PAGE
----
1.21 gigawatts 1.21 gigawatts - 4 years ago 138
HTML Question

How to vertically align content without nested additional containers?

I've been having a lot of trouble with vertically aligning an item in it's container.

I've implemented plenty of suggestions. All of them suggest wrapping the content in another div or container.

This has caused all sorts of issues for various reasons I won't get into but I would like to choose a new requirement: That it not be wrapped in another container.

That lead me to this solution (styles inline for brevity):

<div style="display:table-cell;vertical-align:middle">my content</div>


Or this:

<td style="vertical-align:middle">my content</td>


I like the first option more than the second because with the second you sort of go, "why is there a Table Cell in the middle of this other content that is independent of a table?"

The reason I'm hesitant to use the first option is because I'm not sure it will work in all browsers. I could say the same about the second option as well.

Which option is better in terms of semantics and browser support?

Answer Source

To vertically center content, without nesting additional wrappers, you can simply use flexbox.

CSS

div {
    display: flex;
    align-items: center;  /* center content vertically, in this case */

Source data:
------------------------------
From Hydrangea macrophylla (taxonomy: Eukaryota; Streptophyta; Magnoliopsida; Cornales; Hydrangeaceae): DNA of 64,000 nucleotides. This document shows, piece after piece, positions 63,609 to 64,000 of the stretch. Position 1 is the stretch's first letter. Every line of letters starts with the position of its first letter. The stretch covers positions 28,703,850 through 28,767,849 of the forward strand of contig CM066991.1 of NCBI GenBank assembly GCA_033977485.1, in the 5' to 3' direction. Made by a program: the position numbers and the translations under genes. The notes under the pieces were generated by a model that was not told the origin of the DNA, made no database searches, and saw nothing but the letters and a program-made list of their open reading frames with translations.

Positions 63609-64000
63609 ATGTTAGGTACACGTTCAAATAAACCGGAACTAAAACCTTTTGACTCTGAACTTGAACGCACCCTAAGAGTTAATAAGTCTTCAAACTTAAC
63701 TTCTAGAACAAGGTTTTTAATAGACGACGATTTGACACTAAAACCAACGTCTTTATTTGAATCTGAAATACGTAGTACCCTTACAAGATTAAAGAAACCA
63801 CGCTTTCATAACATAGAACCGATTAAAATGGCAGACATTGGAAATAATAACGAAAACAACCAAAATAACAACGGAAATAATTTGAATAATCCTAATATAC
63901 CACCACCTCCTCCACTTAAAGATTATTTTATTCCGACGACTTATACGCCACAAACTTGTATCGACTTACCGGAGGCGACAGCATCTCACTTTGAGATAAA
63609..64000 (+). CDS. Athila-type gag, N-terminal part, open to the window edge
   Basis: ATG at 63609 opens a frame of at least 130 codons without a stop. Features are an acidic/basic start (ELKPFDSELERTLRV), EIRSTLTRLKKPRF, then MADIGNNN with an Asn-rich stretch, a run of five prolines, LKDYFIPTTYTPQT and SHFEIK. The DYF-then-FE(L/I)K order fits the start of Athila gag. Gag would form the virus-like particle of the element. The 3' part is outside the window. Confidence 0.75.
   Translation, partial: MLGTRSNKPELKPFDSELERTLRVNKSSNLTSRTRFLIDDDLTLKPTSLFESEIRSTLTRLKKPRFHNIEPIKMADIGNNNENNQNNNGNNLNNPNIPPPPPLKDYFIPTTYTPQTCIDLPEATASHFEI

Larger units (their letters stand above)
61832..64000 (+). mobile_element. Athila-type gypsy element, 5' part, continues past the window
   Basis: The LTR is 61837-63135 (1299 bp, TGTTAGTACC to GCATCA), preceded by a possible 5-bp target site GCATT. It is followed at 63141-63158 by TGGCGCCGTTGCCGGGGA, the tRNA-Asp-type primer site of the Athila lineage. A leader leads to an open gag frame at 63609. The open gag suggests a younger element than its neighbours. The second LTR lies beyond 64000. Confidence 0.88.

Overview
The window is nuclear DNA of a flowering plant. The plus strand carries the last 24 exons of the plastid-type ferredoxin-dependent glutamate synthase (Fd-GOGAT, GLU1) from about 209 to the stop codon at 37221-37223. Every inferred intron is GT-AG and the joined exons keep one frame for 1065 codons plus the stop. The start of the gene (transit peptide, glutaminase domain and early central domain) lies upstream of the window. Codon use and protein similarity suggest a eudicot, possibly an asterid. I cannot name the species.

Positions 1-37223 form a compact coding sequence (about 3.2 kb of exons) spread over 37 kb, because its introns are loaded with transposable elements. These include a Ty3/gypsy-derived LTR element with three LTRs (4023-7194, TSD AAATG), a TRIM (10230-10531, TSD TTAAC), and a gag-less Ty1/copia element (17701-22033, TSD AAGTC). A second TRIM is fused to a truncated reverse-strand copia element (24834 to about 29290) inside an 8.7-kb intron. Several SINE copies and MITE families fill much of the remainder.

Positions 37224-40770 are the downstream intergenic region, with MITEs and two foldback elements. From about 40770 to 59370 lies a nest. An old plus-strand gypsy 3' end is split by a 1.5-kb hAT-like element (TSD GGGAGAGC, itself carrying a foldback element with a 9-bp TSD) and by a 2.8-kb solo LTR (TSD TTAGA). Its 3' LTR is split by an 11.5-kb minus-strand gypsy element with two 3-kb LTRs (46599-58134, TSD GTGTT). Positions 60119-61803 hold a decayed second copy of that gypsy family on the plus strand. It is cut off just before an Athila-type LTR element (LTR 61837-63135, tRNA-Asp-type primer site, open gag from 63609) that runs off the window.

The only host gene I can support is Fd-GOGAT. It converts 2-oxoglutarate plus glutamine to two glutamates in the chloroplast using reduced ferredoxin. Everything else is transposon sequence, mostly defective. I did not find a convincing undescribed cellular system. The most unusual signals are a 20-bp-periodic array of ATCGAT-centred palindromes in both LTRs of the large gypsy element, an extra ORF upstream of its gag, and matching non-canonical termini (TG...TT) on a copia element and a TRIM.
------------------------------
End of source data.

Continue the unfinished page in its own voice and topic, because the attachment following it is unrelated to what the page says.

justify-content: center; /* (optional) center content horizontally, in this case */
}

HTML

<div>my content</div>

DEMO

Note that although the text in the div appears to not have a container, technically when the div becomes a flex container the text becomes wrapped in an anonymous container that becomes the flex item. This is how CSS works. If you don't wrap your content in an HTML element, CSS will create anonymous block or inline boxes.


You wrote:

I like the first option more than the second because the second you sort of go, "why is there a Table Cell in the middle of this other content that is independent of a table?"

The reason I'm hesitant to use the first option is because I'm not sure it will work in all browsers. I could say the same about the second option as well.

From a functional perspective, there is no difference between:

<div style="display:table-cell;">my content</div>

and

<td>my content</td>

Both do the same thing. Here's why:

HTML elements, including div and td, have no display value until the browser applies styles with the default stylesheet.

Hence, the only reason a td acts like a table cell is because the browser's default stylesheet specifies td { display: table-cell; }.

You're doing the same with the div, by overriding the browser's display: block with your own display: table-cell.

So it's really the same thing in terms of functionality and all players – div, td, display: table-cell and vertical-align: middle are supported by all browsers going back to at least IE6.

Browser support for flexbox, however, is not yet complete. Flexbox, which is CSS3, is supported by all major browsers, except IE 8 & 9. Some recent browser versions, such as Safari 8 and IE10, require vendor prefixes. For a quick way to add all the prefixes you need, post your CSS in the left panel here: Autoprefixer.


As an aside:

HTML elements have no inherent styling. In other words, the tag names themselves don't carry styles. It isn't until they go through the browser that display and other CSS properties are applied. (See an HTML Default Stylesheet.)

Based on this MDN Bug Report, it appears that the only HTML elements who's boxes are constructed based on their tag name are <button>, <fieldset> and <legend>.

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